UK government rules out law change for return of Parthenon marbles to Greece after ‘secret’ meetings

UK government rules out law change for return of Parthenon marbles to Greece after ‘secret’ meetings

The Parthenon marbles that are housed at the British Museum will continue to dominate the ongoing debate on art repatriation. After a series of secret meetings about the sculptures, the U.K. government has confirmed that there will be no law changes to facilitate their return.

Made between 447 and 432 B.C. The special-made Duveen Gallery displays the British Museum’s marble collection. They were once displayed on the Parthenon at Athens’ Acropolis. They consist of 15 metopes (sculpted relief panels), 17 pedimental figures and 247 feet of the original frieze. These sculptures show scenes of battle and festival procession as well as gods reclining.

Altogether, the British Museum’s collection makes up half of the Parthenon’s surviving sculptures.

Leto, Artemis and Aphrodite from the Parthenon's east pediment.

Leto, Artemis, and Aphrodite taken from the Parthenon’s east pedestal.
(VCG Wilson/Corbis via Getty Images)

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On Saturday, Greek newspaper Ta Nea revealed that since November 2021, the chair of the British Museum, George Osborne, has held a series of “secret” discussions on the return of the marbles with senior Greek government officials, including Prime Minister Kyriakos Mitsotakis. Insiders claim that negotiations are at an “advanced” stage after the latest meeting between Mitsotakis, Osborne. “

Greece long believed that the marbles had been stolen and has campaigned for their return. The British Museum and the U.K. government have defended their right to display and possess them.

At issue are the actions of Lord Elgin, the British ambassador to the Ottoman Empire at the beginning of the 19th century. Having been granted a permit, Elgin removed the sculptures and later sold them to the British government in 1816.

Elgin’s actions were investigated by a Parliamentary Select Committee in 1816 and found to be entirely legal, prior to the sculptures entering the collection of the British Museum by Act of Parliament. Arguments against Elgin’s legality have focused on the original permit. This was to determine if the Ottomans had authorized the removal of the sculptures, and if they had the authority to do so.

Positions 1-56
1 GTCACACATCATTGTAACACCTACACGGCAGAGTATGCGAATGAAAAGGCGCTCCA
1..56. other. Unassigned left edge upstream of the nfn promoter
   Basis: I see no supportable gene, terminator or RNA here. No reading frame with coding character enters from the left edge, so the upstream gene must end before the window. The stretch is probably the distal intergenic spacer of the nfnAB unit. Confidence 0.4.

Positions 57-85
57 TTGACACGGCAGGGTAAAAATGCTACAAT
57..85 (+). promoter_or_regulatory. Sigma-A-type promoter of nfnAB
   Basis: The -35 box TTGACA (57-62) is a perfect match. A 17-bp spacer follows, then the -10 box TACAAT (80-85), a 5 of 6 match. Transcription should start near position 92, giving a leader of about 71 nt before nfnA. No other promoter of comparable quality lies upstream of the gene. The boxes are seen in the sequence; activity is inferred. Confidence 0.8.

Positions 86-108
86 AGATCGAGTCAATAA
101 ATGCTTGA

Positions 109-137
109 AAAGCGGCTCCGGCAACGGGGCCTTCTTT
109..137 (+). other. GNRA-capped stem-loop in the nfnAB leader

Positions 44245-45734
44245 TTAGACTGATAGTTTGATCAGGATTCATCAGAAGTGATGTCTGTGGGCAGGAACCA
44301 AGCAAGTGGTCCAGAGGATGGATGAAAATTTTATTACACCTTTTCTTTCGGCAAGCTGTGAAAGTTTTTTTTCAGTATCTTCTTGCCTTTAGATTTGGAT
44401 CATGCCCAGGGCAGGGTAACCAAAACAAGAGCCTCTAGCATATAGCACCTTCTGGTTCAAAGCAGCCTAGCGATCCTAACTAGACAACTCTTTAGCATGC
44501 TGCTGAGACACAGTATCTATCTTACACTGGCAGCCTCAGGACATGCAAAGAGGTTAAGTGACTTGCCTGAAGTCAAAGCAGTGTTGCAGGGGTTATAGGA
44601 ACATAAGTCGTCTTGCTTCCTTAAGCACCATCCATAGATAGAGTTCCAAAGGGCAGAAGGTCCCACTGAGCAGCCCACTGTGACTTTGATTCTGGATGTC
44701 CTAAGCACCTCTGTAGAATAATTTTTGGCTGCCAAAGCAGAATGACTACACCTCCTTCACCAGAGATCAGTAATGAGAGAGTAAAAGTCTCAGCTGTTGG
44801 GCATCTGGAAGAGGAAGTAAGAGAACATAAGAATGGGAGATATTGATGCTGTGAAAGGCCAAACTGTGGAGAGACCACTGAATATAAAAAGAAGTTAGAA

Part of a metope depicting the battle between Centaurs and Lapiths.

Part of a metope showing the battle between Centaurs & Lapiths.
(GraphicaArtis/Getty Images)

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The Greek government made its first official request decades ago, but for the first time in many years, the reunification of the Parthenon marbles in Athens’ specially designed Acropolis Museum looks like a real possibility. Mitsotakis stated that there was progress towards a “win-win” solution for both sides at an event held at the London School of Economics last Wednesday. Mitsotakis said, “I sense the momentum.”

A spokesperson for U.K. Prime Minister Rishi Sunak told reporters that while the trustees are free to talk to whomever they want, the U.K. government has “no plans to change the law, which prevents removing objects from the British Museum’s collection apart from in certain circumstances. “

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Under the 1963 British Museum Act, objects can only be removed if they are “duplicates” or if “the object is unfit to be retained in the collections of the Museum and can be disposed of without detriment to the interests of students. “

A frieze which makes up part of the

A frieze that forms part of the “Elgin Marbles.”
(Graham Barclay, BWP Media/Getty Images)

The British Museum responded to the reports in a Monday statement.

” We are looking for new positive, long-term partnership with countries and communities all over the world, including Greece,” it stated. The Museum intends to continue operating within the law. It stated that its collection tells a unique tale of our common humanity and would not be dismantled.

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A compromise could see the marbles shared between the two countries. However, Ben Bradshaw, former U.K. Culture Secretary explained to Ta Nea that “I don’t think anyone is seriously imagining that the marbles will return [to Athens] permanently.” “

Jeff Zymeri works as a Fox News Digital Production Associate. Find him on Twitter @jeffzymeri
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